A pastor in Florida is refusing to give up $1.7 million that rightfully belongs to victims of a massive $30 million Ponzi scheme, calling the money “God’s blessings.”
But those blessings didn’t come to Winners Church from God; they came from a former church director who took advantage of people. And surprise! Pastor Fred Shipman thinks God wants him to keep the cash.
Not if a judge has anything to say about it.
A federal judge has temporarily frozen the accounts of Winners Church and its top pastors, Fred and Whitney Shipman. In an unusual move, the father and son leaders of the 25-year-old Jog Road church are fighting efforts that would allow the money to be returned to hundreds of people who were lured into a far-flung diamond and bitcoin investment scam.
“It’s going to have a ripple effect in everything we do from this point on,” Bishop Fred Shipman told U.S. District Judge Robin Rosenberg, explaining the effects of returning the money it received from one of the church’s directors who was involved in the scheme. “I don’t think it’s fair.”
Won’t someone think of the criminals?!
If Shipman wants to talk about fairness, it’s only right to think about the people whose financial loss had a major “ripple effect” on their lives as well.
The point is that this money doesn’t belong to the church. It belongs to the victims. The future effects on Shipman’s business are irrelevant.
Luckily the SEC isn’t rolling over and letting them steal millions of dollars for the second time.
Amie Berlin, an attorney for the Securities and Exchange Commission, shot back: “Do you think it’s fair that people stole other people’s money and gave it to the church, and they’re not going to get it back?”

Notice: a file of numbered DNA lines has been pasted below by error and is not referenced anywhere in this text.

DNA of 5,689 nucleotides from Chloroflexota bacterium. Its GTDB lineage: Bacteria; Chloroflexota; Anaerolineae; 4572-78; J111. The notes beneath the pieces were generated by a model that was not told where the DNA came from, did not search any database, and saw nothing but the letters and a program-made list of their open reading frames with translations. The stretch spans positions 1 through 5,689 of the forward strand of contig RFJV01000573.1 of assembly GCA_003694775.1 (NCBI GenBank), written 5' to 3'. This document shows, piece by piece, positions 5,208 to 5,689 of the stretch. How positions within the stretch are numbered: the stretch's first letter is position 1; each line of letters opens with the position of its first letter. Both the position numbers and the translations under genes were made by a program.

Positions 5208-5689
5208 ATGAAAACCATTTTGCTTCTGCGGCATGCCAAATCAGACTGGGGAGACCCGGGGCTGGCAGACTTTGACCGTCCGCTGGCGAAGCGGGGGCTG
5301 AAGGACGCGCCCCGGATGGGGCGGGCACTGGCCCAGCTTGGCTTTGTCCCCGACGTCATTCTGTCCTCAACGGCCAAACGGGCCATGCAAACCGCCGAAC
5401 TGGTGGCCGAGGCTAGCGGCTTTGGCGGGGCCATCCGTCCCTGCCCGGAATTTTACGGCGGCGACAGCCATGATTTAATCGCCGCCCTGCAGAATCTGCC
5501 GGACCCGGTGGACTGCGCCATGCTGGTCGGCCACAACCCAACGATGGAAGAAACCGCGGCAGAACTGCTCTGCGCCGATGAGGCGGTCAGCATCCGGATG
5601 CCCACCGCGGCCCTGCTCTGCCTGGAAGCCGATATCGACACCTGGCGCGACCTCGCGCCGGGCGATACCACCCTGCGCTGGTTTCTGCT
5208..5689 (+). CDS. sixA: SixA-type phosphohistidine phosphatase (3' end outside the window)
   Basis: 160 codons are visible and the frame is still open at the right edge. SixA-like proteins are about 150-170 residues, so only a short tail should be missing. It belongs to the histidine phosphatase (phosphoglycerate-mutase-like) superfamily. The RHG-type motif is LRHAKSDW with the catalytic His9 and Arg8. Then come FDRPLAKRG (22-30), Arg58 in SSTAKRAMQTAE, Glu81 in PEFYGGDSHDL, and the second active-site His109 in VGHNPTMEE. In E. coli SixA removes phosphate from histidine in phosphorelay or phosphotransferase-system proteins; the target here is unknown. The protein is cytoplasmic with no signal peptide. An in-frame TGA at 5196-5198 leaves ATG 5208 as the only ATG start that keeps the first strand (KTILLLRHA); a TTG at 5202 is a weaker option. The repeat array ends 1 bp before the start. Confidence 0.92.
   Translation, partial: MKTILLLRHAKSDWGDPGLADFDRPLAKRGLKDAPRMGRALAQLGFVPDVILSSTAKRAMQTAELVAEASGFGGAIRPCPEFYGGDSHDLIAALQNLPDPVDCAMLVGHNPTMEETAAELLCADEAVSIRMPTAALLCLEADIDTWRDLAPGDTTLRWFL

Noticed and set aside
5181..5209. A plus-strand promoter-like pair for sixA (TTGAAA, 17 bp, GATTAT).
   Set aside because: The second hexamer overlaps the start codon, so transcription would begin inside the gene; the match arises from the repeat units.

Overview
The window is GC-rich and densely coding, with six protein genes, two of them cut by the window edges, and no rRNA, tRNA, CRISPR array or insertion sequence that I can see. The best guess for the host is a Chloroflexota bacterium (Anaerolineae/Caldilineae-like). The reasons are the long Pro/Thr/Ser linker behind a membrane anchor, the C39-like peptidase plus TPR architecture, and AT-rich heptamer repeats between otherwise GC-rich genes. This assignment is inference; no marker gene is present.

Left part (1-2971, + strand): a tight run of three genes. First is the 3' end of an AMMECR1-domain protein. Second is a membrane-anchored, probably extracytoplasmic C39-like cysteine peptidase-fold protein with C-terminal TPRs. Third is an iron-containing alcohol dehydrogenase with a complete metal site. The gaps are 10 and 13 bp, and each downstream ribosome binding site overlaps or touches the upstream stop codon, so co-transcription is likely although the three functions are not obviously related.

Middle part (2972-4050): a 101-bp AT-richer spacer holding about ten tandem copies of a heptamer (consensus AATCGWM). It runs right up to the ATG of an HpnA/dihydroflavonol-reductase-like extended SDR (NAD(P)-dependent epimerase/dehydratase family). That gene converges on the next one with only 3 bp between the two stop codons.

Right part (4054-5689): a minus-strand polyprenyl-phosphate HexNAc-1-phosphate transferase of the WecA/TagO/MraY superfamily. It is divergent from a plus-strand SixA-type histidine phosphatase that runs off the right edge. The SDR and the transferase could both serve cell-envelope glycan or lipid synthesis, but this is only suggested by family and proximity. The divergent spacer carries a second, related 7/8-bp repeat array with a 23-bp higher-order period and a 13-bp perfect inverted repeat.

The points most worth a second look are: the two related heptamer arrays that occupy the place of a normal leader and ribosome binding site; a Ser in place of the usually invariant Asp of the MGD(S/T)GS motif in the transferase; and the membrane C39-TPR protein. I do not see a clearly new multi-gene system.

“I don’t think that’s fair,” Shipman admitted.
Berlin isn’t claiming the 3,000-member church or the pastors were involved in the multilayered Ponzi scheme that she says was orchestrated by former church director Jose Aman and prominent Canadian financial commentator Harold Seigel. His son, Jonathan Seigel, was also involved in the scam that operated from offices on Worth Avenue in Palm Beach, regulators claim.
The bigger point, Berlin said, was that others, including pawn shops, are cooperating with financial regulators to retrieve investors’ money. The church, in contrast, isn’t aiding those efforts even though it received more of the ill-gotten gains than anyone other than Aman and the Seigels, Berlin said.
There you have it. A church is behaving less ethically than a pawn shop.
If that surprises you, then welcome to the United States in 2019.
(Screenshot via YouTube. Thanks to Kristin for the link)